“Over 80 percent of Yemen’s population is in dire need of humanitarian assistance to survive. Over 14.3 million people are in acute need of aid today, with the Integrated Food Security Phase Classification (IPC) predicting that 47,000 people will face famine conditions by June 2021. This, alongside one of the worst cholera outbreaks in history, an ongoing COVID-19 pandemic, and decimated infrastructure are products of a manmade catastrophe caused by the fighting and the Saudi-led coalition’s sea and air blockade of the country.”
Alexander Langlois, National Interest

“Arms sales should be guided by U.S. interests, not support for an intervention that undermines our interests and values. This is a real concern. The Saudis have consistently failed to differentiate between Houthi armed formations and civilians. Saudi aircrews have indiscriminately bombed civilians on several occasions. The U.S. will have more blood on its hands if it continues to assist this belligerence. Ending arms sales would encourage Saudi Arabia to settle…

A broader recalibration of the U.S.-Saudi relationship is long overdue. There is no grand strategy behind America’s close ties with Saudi Arabia, especially given America’s newfound energy independence. Iran is also far less powerful than it is made out to be. Much of the hyperhawkishness directed at Iran serves Saudi interests, not American ones. Why can't Saudi Arabia, with its vast wealth and well-equipped military, deter Iran from attacking its interests?”
Will Krumholz, Washington Examiner

Critics, however, argue that “Iran is building up the Houthis as a Yemeni counterpart to Hezbollah. As Hezbollah threatens Israel with precision-guided rockets and missiles, so the Houthis are threatening Saudi Arabia. At the same time, the Houthis provide Iran with a perch on the Red Sea, which guards the approach to the Suez Canal from the Indian Ocean…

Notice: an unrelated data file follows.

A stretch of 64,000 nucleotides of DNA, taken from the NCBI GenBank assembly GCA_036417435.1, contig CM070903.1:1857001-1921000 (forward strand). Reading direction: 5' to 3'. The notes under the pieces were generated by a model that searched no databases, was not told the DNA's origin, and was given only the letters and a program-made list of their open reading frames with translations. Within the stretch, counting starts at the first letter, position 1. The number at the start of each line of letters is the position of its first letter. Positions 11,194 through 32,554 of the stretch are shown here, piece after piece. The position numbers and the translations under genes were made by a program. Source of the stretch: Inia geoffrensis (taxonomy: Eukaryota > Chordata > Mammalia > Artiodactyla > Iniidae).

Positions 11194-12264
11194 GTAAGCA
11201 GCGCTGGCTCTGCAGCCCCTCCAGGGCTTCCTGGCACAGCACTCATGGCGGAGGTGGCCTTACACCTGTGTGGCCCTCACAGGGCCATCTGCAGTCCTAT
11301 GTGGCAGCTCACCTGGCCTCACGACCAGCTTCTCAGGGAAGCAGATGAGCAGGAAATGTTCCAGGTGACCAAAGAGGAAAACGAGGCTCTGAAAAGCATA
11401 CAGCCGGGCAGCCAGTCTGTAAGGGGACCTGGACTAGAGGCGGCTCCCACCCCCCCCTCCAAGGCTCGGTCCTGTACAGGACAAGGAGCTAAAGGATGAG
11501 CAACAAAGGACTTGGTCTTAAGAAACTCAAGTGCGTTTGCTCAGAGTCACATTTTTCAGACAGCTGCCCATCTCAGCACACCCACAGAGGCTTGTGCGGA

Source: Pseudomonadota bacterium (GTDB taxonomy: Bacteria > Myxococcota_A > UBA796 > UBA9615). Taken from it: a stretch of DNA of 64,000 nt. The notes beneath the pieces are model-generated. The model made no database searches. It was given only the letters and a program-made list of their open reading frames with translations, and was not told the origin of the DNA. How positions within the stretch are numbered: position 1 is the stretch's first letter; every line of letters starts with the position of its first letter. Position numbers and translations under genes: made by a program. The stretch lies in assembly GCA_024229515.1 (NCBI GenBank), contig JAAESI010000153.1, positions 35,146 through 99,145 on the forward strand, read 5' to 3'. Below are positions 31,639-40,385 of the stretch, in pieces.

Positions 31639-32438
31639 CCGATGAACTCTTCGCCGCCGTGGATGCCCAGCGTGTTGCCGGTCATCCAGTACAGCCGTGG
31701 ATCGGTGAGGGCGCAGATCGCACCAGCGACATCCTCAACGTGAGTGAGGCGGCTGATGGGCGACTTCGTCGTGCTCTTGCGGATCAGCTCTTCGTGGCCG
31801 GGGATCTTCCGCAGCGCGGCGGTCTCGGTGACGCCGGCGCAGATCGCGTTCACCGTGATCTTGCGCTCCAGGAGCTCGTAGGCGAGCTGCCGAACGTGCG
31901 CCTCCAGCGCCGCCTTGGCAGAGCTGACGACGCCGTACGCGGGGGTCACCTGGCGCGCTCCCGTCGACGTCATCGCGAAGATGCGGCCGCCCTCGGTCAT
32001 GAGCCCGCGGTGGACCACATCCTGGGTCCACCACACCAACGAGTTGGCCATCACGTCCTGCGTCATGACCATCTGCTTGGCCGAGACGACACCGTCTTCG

“Instead of forcing Iran to retreat, the Biden administration is working to drive out Saudi Arabia, a U.S. ally, which intervened in Yemen to stop Iran’s advance. In his first major foreign policy speech, delivered yesterday, Mr. Biden announced an end to all support for operations in the Saudi-led war, including arms sales. Following on the review of the Houthi terrorism designation, this will embolden Iran and demoralize Saudi Arabia and all American allies who are threatened by Iranian aggression.”
Michael Doran, Wall Street Journal

“Arms sales to the UAE were a part of the negotiations that led to the Abraham Accords, the peace agreement between the UAE and Israel. By backing away from the UAE deal, Biden risks unraveling the diplomacy that led the UAE and several other Arab states to embrace Israel. The big winner is Iran, which wants to weaken the Arab states and discourage Israel-Arab partnerships…

President Donald Trump left his successor an extraordinary gift of peace and stability… Blinken is thus far the only member of the Biden administration to acknowledge that Trump succeeded — in confronting China, forging ties between Serbia and Kosovo, and orchestrating the Abraham Accords… But the rest of the administration will not accept that the Obama-Biden approach to the Middle East failed, or that Trump’s ‘America first’ approach succeeded. As a result, instead of peace, Biden may be putting the region back on a path to war.”
Joel Pollak, Breitbart